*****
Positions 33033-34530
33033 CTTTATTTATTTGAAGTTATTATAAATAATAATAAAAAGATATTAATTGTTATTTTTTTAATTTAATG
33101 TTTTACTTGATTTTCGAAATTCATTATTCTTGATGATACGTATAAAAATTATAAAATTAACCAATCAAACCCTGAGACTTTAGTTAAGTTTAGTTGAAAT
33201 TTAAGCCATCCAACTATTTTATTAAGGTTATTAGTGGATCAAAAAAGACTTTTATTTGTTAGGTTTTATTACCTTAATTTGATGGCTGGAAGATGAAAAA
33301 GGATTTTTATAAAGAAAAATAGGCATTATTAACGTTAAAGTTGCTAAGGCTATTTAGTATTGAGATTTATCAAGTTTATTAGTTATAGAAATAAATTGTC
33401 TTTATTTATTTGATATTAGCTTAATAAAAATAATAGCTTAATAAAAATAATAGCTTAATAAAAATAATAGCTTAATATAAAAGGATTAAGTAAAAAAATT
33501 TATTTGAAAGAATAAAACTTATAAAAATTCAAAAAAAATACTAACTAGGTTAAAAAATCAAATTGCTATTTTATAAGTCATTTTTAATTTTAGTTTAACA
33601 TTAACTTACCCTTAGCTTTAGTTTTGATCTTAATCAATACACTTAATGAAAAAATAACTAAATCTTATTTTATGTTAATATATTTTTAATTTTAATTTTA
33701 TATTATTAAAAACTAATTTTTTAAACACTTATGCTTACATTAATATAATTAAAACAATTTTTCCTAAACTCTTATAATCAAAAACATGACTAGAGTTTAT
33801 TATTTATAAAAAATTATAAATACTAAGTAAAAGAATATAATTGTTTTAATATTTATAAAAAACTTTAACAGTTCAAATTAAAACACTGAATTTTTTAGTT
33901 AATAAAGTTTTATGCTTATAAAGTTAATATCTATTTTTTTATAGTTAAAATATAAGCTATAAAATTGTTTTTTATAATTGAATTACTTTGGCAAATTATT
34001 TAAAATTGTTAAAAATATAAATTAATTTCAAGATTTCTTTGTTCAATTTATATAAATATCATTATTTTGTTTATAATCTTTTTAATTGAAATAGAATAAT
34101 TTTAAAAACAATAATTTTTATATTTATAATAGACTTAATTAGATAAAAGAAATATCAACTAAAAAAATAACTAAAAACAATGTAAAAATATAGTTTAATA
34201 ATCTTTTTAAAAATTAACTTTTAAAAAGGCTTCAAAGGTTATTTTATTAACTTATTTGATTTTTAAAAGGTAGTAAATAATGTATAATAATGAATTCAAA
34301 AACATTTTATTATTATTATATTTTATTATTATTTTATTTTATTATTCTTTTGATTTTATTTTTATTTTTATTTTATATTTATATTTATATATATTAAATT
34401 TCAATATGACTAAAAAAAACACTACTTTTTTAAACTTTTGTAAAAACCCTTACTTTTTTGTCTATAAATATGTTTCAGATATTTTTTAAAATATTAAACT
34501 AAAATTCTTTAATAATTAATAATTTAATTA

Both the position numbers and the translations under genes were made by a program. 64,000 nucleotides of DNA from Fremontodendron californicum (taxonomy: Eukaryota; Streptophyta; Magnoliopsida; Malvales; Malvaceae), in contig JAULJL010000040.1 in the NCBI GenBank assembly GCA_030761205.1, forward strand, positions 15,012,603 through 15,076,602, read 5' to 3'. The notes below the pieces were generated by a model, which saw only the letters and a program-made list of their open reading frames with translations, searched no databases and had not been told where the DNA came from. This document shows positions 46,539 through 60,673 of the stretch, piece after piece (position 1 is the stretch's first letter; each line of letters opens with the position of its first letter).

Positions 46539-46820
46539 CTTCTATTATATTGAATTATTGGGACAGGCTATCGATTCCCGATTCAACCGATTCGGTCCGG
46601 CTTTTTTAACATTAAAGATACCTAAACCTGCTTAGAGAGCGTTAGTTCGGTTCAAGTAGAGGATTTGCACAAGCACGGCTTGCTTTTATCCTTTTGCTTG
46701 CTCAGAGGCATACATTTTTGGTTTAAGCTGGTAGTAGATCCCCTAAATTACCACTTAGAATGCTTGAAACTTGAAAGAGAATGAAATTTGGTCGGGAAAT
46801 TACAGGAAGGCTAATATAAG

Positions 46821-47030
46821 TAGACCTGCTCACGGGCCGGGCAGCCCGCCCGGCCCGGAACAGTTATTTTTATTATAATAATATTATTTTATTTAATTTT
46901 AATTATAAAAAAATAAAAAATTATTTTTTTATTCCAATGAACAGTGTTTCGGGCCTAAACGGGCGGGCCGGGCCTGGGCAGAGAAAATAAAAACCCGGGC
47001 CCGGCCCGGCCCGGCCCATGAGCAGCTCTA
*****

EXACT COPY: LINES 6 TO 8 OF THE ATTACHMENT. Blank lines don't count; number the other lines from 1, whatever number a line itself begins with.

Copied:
33401 TTTATTTATTTGATATTAGCTTAATAAAAATAATAGCTTAATAAAAATAATAGCTTAATAAAAATAATAGCTTAATATAAAAGGATTAAGTAAAAAAATT
33501 TATTTGAAAGAATAAAACTTATAAAAATTCAAAAAAAATACTAACTAGGTTAAAAAATCAAATTGCTATTTTATAAGTCATTTTTAATTTTAGTTTAACA
33601 TTAACTTACCCTTAGCTTTAGTTTTGATCTTAATCAATACACTTAATGAAAAAATAACTAAATCTTATTTTATGTTAATATATTTTTAATTTTAATTTTA